By communicating (and even branding) something you offer that's usually assumed in your industry or taken for granted by your target market, you will position yourself above the competition in their minds.
I call this “turning the assumed into the assured.”
In other words, you're turning a typically assumed product or service (or feature, process, add-on, whatever) into an assured one in the minds of people.
In this day and age where people have less time to shop around and compare things, they would rather skip the process or at least reduce the time and effort.
So if they had a referral, for example, they would choose it first or at least reduce their shopping time by looking at fewer alternatives because the referral implies that someone else has done the research for them.
But if they've come across your business in which you've branded something that's typical in your industry but important to them, it will make you stand out in their minds.
- If they know you already, you've created top-of-mind awareness when they're ready to buy.
- If they conduct their research and happen to stumble onto you, it will provide the same implied benefit as a referral by reducing their need to shop around.
- Or if others know about you because you stood out to them, when asked for a referral they will mention you more often.
This simple technique is indeed remarkably effective.
Here's an example from my own practice. Back in the 90s and before computers became popular, I had my clients (who were cosmetic surgeons) take photos of their patients during the initial consultation.
I also had them create assessment forms, with face and body outlines on which they can write to show the areas that will be worked on, the results they can expect, the prices, and a list of available openings for the procedure.
Most doctors have similar processes for patient assessments. But my client had them in triplicates so that the patient could take home a copy. The point was to give something patients can refer to when considering the procedure, when educating themselves about it, or even while considering alternatives.
Above all, it created a certain sense of urgency. The form had a disclaimer that said: “This estimate is valid for 30 days only.”
While you might think this was to apply pressure, the main reason was to avoid patients from returning months or even years after their initial consultation, expecting the same procedure at the same price and with the same result (when their body, complexion, or weight may have changed, for example).
Moreover, it was also a way to prevent undue procrastination. Procedures were booked months in advance. So the patient knew that the longer they waited, the less probable the suggested openings would be available. If they passed the 30-day mark, they would need a whole new assessment.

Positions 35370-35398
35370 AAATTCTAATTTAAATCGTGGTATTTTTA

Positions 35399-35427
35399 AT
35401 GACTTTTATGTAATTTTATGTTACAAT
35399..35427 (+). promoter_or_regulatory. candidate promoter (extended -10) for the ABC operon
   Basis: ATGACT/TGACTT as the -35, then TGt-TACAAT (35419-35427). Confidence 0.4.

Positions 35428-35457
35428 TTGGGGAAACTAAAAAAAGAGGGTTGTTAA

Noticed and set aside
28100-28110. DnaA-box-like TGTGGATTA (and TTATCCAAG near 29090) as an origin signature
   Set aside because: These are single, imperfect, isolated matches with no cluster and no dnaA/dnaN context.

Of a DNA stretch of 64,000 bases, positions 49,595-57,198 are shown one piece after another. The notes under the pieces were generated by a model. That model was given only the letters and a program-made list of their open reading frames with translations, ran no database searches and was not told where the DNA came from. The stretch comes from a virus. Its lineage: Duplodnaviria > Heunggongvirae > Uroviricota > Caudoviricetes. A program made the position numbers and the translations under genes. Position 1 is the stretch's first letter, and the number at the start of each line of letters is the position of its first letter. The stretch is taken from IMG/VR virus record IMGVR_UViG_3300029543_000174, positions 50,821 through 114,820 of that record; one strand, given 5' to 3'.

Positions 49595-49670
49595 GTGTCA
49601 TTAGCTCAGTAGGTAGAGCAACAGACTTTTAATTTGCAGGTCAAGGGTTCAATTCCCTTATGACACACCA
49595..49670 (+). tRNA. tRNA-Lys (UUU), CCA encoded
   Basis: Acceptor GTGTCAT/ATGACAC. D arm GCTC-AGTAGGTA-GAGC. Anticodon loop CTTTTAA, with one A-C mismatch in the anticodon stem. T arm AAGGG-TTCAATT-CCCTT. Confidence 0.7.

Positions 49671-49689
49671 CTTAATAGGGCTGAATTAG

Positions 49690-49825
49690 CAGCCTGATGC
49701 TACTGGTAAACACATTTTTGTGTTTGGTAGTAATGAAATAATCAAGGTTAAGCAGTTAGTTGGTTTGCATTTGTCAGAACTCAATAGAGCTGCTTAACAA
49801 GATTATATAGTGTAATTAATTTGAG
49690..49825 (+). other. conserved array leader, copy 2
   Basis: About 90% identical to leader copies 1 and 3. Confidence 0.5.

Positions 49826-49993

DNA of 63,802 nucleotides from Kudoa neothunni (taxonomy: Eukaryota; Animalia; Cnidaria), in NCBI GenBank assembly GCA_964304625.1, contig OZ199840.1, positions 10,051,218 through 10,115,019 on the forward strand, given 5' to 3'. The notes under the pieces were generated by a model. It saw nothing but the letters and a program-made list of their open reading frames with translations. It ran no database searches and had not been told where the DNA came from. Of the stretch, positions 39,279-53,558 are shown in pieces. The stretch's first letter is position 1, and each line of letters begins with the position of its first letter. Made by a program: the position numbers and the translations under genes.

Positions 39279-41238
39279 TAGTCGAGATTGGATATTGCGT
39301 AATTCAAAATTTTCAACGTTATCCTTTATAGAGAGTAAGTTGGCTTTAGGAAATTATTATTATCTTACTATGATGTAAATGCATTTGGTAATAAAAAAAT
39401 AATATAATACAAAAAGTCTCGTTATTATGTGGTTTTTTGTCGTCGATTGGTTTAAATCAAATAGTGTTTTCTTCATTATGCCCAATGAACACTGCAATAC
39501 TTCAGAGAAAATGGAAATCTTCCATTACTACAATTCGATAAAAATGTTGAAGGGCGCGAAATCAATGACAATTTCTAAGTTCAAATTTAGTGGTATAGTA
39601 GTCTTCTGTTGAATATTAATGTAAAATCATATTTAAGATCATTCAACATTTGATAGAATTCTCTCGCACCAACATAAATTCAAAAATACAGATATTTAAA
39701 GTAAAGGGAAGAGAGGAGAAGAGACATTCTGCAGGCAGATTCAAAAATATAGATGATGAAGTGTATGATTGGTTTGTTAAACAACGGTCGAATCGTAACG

Now, most if not all doctors provide initial consultations. This is an assumed part of any cosmetic surgery practice. But we decided to call this something like:
“The Transparent Transformation Estimate.”
Fast-forward to today. A recent client of mine offers 3D imaging.
This is a process where a sophisticated camera takes photos of patients and offers realistic 3D simulations of their expected results by estimating how the patient would look like after the procedure is done.
This helps to manage expectations as patients sometimes have unrealistic ones. More important, it educates them so they can make an informed decision.
But instead of giving out a printed copy, patients can access their photos and estimates in a secure, private, HIPAA-compliant online portal. This doctor decided to call it something like:
“Complete Consultation Clarity.”
Here's the thing.
Other than initial consultations, you can do this with any part or aspect of your business, service, feature, add-on, process, etc.
It can be your guarantee, for example. You may offer one that's typical in your industry. But by pointing it out in your marketing and particularly by branding it, it makes it stand out, communicates instant credibility, and sticks in the mind.
For instance, if you're an IT project management consultant, you could add bonus training after the project is completed to guarantee users maintain your work. So you might call it the “Post-Project Optimization Plan.”
If you offer something unique that no competitor offers, don't just leave it like that. Put a name on it, make it stand out, and use it as a differentiator.
Don't take for granted that people will take it granted, too.
In the end, as simple as it may sound, if you specify something that's usually assumed or taken for granted in your business or industry, you stick out and stick on (the mind).